b) This movie was extremely well-shot given its limited budget. The director, Galder Gaztelu-Urrutia, was very smart in how he decided to film everything. The entire movie was basically filmed in one room and everyone wore the same clothes. There was obviously some use of CGI but it was limited and conveyed the appearance of the never-ending floors. When your budget is small, you really are forced to think creatively of how you want to film things and I thought Galder Gaztelu-Urrutia did a terrific job.
c) The story was so creepy. In regards to how one would survive, I don’t think we should loudly proclaim what we would do / not do. No one knows how they would behave in a situation like this until they’re actually in it.
I sincerely hope Galder Gaztelu-Urrutia gets more work after this. This movie really got under my skin and I still think about it many moons later. This was a very creative story filmed in a more than competent manner and I really hope Galder Gaztelu-Urrutia gets the chance to tell more stories.
5) My Cousin Vinny, Jonathan Lynn, 1992
Jonathan Lynn’s Clue (1985) is one of my favorite movies of all time. The one-liners are endless and I think it’s a PERFECT movie. I had always heard good things about My Cousin Vinny and when I saw that Jonathan Lynn had also directed this, knew that I had to watch it.
My Cousin Vinny is hilarious from start to finish. Joe Pesci is always cast as a violent gangster but he’s also a very good comedic actor. The entire cast is great and this movie is just very, very funny. Similar to Clue, there is a lot of physical humor and the script is pitch perfect.
6) Prey, Dan Trachtenberg, 2022
I love LOVE the Predator movies. The Predator is one of my favorite movie monsters. The premise was interesting as it’s more of a prequel to the main movies so the Predator isn’t as advanced as the later iterations. I really liked the supportive brother-sister relationship, the action scenes were great, the soundtrack was very good, and the movie was overall, highly entertaining. One standout was Dakota Beavers, the actor who plays the brother. This was his first ever movie role and he was so terrific! Here’s hoping he has a long, successful career.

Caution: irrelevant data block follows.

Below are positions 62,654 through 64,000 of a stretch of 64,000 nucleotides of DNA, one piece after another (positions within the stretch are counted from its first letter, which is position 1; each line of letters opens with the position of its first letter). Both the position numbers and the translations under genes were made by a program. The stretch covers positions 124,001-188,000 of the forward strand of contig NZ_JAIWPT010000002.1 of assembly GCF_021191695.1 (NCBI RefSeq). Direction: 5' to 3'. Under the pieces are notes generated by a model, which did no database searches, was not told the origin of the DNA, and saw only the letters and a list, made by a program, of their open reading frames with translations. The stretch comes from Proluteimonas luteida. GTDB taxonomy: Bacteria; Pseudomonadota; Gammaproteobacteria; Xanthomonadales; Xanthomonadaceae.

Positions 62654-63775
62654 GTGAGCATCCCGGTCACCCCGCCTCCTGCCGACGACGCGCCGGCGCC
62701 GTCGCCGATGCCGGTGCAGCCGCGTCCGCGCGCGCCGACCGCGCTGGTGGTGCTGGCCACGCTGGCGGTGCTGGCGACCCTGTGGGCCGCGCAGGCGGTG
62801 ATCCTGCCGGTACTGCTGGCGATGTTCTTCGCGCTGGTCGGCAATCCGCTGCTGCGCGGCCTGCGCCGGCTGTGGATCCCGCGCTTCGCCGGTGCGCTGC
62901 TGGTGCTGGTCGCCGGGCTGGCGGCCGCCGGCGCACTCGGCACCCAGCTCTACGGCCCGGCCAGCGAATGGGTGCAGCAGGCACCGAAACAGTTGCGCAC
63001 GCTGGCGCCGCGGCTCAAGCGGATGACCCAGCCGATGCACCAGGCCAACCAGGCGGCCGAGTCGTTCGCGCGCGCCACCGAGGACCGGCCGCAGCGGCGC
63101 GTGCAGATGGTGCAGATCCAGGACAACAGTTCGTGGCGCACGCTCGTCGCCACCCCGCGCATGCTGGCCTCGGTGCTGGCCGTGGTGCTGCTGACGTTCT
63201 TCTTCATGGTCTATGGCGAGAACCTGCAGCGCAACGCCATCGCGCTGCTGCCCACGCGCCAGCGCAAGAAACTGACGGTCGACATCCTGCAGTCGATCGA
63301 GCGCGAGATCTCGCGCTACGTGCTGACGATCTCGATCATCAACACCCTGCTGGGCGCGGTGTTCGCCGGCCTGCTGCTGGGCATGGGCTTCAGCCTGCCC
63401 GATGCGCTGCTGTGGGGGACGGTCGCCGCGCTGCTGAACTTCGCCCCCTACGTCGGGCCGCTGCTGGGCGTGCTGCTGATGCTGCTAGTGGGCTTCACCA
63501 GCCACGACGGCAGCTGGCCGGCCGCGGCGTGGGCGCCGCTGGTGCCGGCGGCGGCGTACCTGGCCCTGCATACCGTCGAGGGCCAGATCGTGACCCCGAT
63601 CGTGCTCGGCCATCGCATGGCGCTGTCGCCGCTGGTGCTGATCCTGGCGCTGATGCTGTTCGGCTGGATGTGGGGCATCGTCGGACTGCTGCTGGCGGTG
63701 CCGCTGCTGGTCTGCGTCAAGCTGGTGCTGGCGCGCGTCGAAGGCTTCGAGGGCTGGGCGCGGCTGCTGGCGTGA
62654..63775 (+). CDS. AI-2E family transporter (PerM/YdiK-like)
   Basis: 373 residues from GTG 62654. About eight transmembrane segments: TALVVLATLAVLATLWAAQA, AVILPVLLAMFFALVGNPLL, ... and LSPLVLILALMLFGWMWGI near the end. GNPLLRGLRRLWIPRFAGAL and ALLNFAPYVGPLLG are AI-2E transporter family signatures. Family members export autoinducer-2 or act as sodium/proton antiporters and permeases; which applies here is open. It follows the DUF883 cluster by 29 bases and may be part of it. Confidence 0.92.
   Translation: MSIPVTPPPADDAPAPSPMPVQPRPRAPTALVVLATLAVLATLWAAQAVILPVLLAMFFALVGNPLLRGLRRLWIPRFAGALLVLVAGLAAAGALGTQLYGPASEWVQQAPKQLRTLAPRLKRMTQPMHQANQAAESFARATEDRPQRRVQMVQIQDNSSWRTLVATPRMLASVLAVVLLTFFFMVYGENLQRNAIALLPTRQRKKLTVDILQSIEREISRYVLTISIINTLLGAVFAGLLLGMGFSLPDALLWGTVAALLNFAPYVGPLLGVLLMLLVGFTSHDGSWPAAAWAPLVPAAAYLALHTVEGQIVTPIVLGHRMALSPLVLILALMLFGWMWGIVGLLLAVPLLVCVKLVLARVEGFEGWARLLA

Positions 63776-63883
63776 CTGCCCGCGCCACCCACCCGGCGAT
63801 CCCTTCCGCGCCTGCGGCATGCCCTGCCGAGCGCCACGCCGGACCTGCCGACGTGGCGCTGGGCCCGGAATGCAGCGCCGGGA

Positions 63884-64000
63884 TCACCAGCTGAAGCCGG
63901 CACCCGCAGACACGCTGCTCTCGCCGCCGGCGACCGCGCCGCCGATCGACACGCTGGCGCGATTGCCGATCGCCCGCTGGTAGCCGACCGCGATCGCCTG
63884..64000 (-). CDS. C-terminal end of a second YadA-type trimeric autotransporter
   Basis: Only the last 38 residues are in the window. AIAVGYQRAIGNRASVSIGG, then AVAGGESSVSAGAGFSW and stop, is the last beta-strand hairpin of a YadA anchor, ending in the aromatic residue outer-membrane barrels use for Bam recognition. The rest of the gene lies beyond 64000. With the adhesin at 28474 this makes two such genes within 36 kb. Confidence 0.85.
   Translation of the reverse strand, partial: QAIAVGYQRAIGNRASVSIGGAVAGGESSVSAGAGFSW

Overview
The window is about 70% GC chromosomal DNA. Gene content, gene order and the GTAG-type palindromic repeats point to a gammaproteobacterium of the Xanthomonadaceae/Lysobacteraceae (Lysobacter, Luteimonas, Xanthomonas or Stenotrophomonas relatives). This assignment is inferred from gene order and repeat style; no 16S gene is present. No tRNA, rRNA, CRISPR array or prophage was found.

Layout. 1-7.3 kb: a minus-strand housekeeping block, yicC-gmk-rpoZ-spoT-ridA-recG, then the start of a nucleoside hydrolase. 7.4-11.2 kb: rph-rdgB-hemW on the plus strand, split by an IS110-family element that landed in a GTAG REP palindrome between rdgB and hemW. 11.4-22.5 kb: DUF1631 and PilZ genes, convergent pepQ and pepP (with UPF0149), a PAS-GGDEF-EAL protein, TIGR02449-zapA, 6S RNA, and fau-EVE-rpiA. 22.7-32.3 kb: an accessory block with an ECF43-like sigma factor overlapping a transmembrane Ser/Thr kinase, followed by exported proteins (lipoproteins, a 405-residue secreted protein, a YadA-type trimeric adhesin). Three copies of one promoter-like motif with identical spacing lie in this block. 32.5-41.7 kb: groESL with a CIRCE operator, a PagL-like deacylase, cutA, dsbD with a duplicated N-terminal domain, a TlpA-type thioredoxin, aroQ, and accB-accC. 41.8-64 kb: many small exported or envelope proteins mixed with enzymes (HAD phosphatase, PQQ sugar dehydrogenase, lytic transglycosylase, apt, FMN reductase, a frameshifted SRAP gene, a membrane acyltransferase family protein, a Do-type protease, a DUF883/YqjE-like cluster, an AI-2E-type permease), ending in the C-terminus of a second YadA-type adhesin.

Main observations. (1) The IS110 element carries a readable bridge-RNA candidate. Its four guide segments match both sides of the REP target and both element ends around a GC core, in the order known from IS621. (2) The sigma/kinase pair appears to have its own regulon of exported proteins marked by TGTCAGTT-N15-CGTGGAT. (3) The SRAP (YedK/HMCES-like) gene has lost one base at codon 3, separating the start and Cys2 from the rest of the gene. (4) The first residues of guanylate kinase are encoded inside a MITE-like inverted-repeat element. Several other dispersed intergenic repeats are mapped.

7) The Grey, Joe Carnahan, 2011
When I saw the trailer for this movie, I thought it was about Liam Neeson beating up wolves. That didn’t sound very interesting to watch. But it is a lot deeper than that, it’s about fighting for your life even when you don’t think there’s much to live for, and about facing your fears head on. I also personally like wolves, the animals themselves. They’re beautiful animals and their creepy howls remind you why they’re such a staple in horror movies. The ending was great, and I liked that it ended on an ambiguous note.
8) House of Gucci, Ridley Scott, 2021
Succession planning for a family business is very interesting to me. Freakanomics did a terrific podcast show about this a long time ago. I can’t find the link anymore but the main takeaway is - It’s not a good idea to hand your successful business to your children, especially if they have no experience, just because they’re your children. The ensuing results are not as good as handing it to someone who has a successful track record.
That’s really what House of Gucci is about - the members of the Gucci family eventually bring about their own downfall. Given that this movie is based on real people, I want to be respectful of the Gucci family and note that I obviously don’t know them or what really went on behind the scenes.
I think it’s often hard for wealthy, successful parents to teach their children the value of hard work. The children have never done any grunt work and feel entitled. I thought this movie demonstrated that well and my favorite scene was the one where Maurizio Gucci is pushed out of Gucci by Investcorp's leaders at the breakfast table. He views Domenico De Sole as a traitor (“She was right about you”) but Domenico De Sole was truly the right leader for Gucci as he brought the brand from near bankruptcy back to its lofty heights.
I didn’t care much about the love story plot with Lady Gaga but she was quite good in this role. Everyone was very good, and I thought this movie was much better than the Getty movie Ridley Scott did, All the Money in the World (2017).